If behind every successful man is a woman, then according to ‘The September Issue’ behind every successful woman is another woman. The fashion curious may eagerly queue up to discover more about ‘The Devil Wears Prada’ inspiration, American Vogue’s boss Anna Wintour, but will leave intrigued by her office wife.

The fly-on-the-wall documentary follows Wintour and her editorial team as they prepare the most important Vogue, the eponymous September issue, which sets the tone for the next fashion year. Filmed in 2007, the focus is on the most successful issue yet, the 13m-selling Sienna Miller cover.

Although RJ Cutler’s film is not a biopic of Wintour’s life, over the past 21 years the Editor-in-Chief and her Vogue have become inextricably linked. Yet she doesn't emerge as the star, rather it’s the magazine’s Creative Director Grace Coddington and the relationship between the two that make this the successful documentary it has become. That and the ability of ‘An Inconvenient Truth’s cinematographer Bob Richmann to entice the notoriously closed shop to open up - earning him a Sundance Festival award for his efforts.

While the trademark bobbed, shaded and coiffed Wintour may be the business brains behind the brand, romantic, unkempt Coddington is the behind-the-scenes creative genius. They respect each other and their various roles within the company, where they both began working on the same day in 1988. They are certainly both aware as they flirt with their golden years that they are striving in a world which constantly looks to the future. They need each other but with Wintour as the overall boss, it’s a bitter pill for Coddington to have to swallow when her work ends up on the editing room floor. She may look like an aged Florence without the Machine, but 68-year-old Coddington is a former Vogue model, having graced the cover of the fashion bible in the 60s/70s before a car accident swerved her career in the current direction.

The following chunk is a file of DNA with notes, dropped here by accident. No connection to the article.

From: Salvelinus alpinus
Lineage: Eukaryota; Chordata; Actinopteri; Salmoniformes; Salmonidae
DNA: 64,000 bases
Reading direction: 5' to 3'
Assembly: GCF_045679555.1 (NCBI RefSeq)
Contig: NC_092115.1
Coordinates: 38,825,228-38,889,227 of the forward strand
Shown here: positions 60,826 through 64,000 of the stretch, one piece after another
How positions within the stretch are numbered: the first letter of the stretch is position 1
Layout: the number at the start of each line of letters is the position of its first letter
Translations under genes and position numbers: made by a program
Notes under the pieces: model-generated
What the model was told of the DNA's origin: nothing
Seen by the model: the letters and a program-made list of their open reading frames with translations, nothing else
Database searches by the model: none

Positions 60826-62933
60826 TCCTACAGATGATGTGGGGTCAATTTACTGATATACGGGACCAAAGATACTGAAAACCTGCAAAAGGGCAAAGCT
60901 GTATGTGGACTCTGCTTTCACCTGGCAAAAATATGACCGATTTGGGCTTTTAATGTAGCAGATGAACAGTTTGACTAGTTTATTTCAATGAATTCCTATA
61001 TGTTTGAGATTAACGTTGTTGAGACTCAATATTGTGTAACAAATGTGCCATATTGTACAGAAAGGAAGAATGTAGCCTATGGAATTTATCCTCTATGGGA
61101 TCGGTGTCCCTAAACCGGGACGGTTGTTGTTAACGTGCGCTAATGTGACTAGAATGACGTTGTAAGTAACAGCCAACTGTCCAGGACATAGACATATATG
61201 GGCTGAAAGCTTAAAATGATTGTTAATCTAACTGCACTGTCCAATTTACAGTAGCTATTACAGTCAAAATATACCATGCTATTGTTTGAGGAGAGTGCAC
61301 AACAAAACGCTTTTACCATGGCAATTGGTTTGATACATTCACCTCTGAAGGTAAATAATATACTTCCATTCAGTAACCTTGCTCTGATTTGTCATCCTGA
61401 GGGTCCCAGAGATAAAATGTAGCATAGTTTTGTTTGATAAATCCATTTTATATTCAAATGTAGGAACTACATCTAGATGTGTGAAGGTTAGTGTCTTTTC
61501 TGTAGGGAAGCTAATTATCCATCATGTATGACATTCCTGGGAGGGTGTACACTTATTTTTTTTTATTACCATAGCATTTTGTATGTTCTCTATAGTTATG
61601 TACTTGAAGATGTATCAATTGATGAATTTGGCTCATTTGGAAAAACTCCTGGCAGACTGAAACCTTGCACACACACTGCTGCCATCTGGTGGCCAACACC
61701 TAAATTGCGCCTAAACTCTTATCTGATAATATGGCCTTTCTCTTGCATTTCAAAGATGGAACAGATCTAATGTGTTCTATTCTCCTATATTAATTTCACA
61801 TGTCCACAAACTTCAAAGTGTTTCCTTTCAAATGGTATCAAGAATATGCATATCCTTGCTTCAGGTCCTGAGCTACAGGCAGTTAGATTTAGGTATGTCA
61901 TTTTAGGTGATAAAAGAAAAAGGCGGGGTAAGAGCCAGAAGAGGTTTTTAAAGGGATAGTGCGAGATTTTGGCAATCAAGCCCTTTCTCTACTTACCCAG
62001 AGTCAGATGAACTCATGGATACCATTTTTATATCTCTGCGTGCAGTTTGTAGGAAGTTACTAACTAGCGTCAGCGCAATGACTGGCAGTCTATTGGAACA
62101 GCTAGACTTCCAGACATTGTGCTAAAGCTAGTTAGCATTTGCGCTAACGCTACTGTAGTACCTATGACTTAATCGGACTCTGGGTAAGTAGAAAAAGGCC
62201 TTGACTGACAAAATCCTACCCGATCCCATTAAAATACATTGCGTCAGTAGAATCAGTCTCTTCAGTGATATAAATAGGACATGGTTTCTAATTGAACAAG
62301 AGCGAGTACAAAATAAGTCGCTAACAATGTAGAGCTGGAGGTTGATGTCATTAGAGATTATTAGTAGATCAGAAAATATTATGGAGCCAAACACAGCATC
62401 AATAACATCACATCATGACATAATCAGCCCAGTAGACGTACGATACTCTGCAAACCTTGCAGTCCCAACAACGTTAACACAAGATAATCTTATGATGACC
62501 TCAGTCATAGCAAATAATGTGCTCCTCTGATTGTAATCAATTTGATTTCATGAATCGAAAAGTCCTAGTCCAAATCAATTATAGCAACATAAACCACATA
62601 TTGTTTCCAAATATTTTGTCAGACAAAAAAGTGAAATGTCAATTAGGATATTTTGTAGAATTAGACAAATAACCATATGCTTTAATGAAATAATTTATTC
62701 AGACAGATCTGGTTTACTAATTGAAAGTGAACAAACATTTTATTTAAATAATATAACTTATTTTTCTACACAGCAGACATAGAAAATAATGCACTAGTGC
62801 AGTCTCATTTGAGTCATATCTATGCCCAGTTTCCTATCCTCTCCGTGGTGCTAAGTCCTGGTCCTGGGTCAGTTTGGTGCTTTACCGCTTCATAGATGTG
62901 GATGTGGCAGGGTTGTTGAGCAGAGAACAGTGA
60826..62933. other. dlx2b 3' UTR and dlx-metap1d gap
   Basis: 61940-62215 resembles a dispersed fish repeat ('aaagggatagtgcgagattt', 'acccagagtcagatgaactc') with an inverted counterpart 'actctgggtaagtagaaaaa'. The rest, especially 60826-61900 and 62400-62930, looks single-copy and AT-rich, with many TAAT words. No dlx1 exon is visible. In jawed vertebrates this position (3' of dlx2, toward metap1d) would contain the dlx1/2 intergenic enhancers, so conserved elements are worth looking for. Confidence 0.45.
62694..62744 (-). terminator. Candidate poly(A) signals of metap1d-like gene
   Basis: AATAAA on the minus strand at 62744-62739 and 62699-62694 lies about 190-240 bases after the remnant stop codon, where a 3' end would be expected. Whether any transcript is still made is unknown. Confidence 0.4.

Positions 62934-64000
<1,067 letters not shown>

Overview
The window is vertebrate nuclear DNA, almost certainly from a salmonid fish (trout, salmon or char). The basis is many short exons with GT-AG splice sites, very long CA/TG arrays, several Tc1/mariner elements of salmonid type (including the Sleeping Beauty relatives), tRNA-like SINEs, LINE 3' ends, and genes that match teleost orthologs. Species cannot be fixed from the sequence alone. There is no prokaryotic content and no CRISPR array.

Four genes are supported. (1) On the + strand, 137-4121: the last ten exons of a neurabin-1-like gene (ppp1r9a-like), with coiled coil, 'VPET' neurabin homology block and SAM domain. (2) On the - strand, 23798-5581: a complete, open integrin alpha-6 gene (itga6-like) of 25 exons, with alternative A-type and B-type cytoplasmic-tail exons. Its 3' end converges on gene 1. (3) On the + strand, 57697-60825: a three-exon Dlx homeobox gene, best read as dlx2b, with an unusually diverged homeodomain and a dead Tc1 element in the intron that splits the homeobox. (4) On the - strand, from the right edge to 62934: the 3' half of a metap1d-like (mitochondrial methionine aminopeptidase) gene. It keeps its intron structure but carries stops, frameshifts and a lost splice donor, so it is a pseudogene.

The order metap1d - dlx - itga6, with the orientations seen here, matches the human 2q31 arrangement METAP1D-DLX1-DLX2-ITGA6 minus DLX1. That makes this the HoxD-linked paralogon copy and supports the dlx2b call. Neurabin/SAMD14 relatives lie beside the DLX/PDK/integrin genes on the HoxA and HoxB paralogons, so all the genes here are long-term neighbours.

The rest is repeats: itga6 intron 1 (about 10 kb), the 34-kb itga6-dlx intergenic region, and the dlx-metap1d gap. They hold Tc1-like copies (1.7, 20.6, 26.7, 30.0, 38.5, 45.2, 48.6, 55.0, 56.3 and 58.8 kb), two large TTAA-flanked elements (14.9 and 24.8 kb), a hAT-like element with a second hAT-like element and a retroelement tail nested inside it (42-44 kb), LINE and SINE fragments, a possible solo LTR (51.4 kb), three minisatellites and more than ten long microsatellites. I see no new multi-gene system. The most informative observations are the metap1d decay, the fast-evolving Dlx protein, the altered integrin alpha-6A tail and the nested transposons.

Described as a "quiet powerhouse" by the New York Times, she's one of Wintour’s rare worthy adversaries, fighting for what she believes in, which makes for wonderful viewing. As are the scenes where photo-shoots go wrong and few are spared Wintour's glacial glare, even cover-girl Miller and her "unruly" hair and teeth get a dressing down, albeit when she's out of earshot (until she sees the film that is!).

She may be frosty and autocratic, but as expected there’s more to Wintour than the ice-queen myths, perhaps her aim in the film is to dispel them. She comes across as tough yet professional, tactless yet efficient, a ruthless decision maker, a talented editor who is rarely wrong. But warm? Definitely not, that 'Devil wears Prada' tag is undeniably hers. We learn little about her private life, just a few family facts and her obvious love for her children, but no glimpse of hubby or mention of her mother.

Pity the film wasn’t released ahead of the actual September issue hitting the shelves, as excited film fans would no doubt have driven the movie buzz, never mind circulation figures. Not a very Wintour move, given that ad content is down a third on last year. However, while lacking critique from Wintour’s bosses (Condé Nast) and competitors alike, ‘The September Issue’ is an unprecedented, un-airbrushed snapshot into the inner workings of the magazine - the biggest and best ad Vogue could ever design.

Taragh Loughrey-Grant